Another day, another Fortnite malware vulnerability.
Epic Games’ decision of skipping Google Play Store and releasing Android Fortnite on its official website directly was perceived as an unwise move. We recently informed our readers about the salient repercussions of this decision. It definitely was risky for gamers as they would be encouraged to download from unreliable and fishy platforms. Already scammers were busy in designing fake versions of Epic Games website to lure Fortnite fans towards infected, malware-laden websites. Moreover, the step also promoted the installation of non-Store apps.
All these risks are now proving to be a reality for Epic Games. The company was informed by Google about a critical vulnerability in the game’s original Android installer for Samsung devices. This flaw could have let cybercriminals install malware using a Man-in-the-Disk (MiTD) attack.
The vulnerability was publicly disclosed by Google, and the company regarded it as a serious security flaw existing in the first Android Fortnite installer. The vulnerability allowed other apps installed on the device to load malware instead of Fortnite APK by intercepting the installation process.
We must not forget that downloading APKs from any source other than the official Play Store is quite risky because users are asked to disable some crucial security features on their devices. This leaves them exposed to different kinds of cyber-attacks including Man-in-the-Disk.
You probably already know that to install Fortnite for Android you need to install a Helper app, which then downloads the game to your device’s external storage and installs it. According to Google developers, any app having the WRITE_EXTERNAL_STORAGE permission can easily intercept the installation. This would lead to the installation of a malicious APK, which might already get full permissions including access to call history, SMS content, GPS, and camera, etc. The user will remain unaware of the entire feat.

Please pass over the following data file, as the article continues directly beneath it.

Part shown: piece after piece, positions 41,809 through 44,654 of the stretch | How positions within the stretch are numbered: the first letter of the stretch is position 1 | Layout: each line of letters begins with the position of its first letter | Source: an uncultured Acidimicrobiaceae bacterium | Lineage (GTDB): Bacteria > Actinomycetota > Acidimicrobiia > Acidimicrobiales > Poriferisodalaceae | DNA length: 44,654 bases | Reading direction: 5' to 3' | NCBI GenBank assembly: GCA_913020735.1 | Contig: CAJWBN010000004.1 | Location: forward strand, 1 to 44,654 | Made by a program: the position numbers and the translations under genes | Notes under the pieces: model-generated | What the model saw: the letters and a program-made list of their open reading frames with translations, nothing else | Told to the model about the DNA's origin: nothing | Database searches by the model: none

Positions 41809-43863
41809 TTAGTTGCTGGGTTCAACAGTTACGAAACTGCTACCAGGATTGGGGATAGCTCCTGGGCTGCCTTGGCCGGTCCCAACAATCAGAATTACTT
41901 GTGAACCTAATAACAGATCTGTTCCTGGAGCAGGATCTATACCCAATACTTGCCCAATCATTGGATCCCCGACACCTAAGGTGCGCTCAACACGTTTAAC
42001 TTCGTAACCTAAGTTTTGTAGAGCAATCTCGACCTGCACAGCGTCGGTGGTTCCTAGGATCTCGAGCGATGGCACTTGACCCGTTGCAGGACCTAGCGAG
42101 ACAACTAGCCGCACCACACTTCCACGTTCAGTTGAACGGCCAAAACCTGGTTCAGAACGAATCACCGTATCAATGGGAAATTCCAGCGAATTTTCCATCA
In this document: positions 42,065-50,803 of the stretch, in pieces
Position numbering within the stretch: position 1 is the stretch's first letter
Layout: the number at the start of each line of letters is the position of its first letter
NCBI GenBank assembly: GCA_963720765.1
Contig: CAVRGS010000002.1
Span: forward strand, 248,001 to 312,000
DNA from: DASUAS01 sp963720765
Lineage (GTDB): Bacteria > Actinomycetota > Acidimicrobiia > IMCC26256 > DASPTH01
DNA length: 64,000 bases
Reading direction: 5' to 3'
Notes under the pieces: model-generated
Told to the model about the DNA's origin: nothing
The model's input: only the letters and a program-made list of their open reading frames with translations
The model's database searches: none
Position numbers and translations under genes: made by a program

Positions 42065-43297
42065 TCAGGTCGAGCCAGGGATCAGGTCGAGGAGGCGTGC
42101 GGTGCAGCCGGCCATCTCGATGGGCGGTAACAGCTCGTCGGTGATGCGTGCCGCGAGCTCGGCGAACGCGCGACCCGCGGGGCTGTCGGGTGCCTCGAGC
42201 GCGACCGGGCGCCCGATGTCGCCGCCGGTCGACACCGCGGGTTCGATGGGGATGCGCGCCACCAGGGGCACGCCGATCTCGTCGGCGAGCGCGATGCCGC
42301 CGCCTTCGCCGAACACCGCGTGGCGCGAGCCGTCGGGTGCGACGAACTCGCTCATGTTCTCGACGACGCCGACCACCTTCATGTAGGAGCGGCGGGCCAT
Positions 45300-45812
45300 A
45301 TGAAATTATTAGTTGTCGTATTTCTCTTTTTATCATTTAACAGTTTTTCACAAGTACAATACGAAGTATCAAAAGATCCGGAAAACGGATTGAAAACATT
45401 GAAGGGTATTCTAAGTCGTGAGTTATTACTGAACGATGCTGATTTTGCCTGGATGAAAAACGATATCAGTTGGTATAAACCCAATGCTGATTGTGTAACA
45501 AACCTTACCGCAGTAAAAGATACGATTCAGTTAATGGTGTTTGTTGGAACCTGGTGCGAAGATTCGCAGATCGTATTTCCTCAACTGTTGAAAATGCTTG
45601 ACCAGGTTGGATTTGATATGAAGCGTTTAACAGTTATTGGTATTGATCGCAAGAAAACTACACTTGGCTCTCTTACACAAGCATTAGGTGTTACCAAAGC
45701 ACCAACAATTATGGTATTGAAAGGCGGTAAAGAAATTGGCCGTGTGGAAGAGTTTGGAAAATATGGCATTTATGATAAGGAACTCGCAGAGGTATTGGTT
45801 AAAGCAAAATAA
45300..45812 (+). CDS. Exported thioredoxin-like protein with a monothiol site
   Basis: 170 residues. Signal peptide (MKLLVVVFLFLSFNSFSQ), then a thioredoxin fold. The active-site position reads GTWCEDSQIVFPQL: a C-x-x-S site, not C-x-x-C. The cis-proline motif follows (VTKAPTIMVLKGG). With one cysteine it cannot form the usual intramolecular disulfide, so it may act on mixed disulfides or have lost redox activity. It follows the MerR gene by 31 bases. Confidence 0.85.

This process, however, relied upon tricking a user into installing an app that is developed to scan for the flaw and then it hijacks the installation process even if you haven’t enabled Install Unknown Sources option on your phone.
Google published a proof-of-concept video in which the attack was demonstrated using the MiTD attack vector. It is worth noting that MiTD lets malicious apps manipulate other apps stored in the external storage by altering the data, which results in the installation of unrequired apps instead of the authentic update.
Epic Games fixed the flaw within 48 hours after being notified by Google. It is yet unclear whether the flaw was exploited by anyone during the time it was present. The company’s CEO Tim Sweeney has accused Google of being “Irresponsible” by disclosing the flaw publicly only in 7 days instead of waiting for 90 days. This, claims Sweeney, prevented many users from updating the installer.
Epic Games has released Fortnite for Android for Samsung mobile phones only, so, we can assume that the flaw might have affected the installer available through the Galaxy Apps Store. However, we suggest that you delete the current Fortnite installer and reinstall the game on your Android device just to be on the safe side.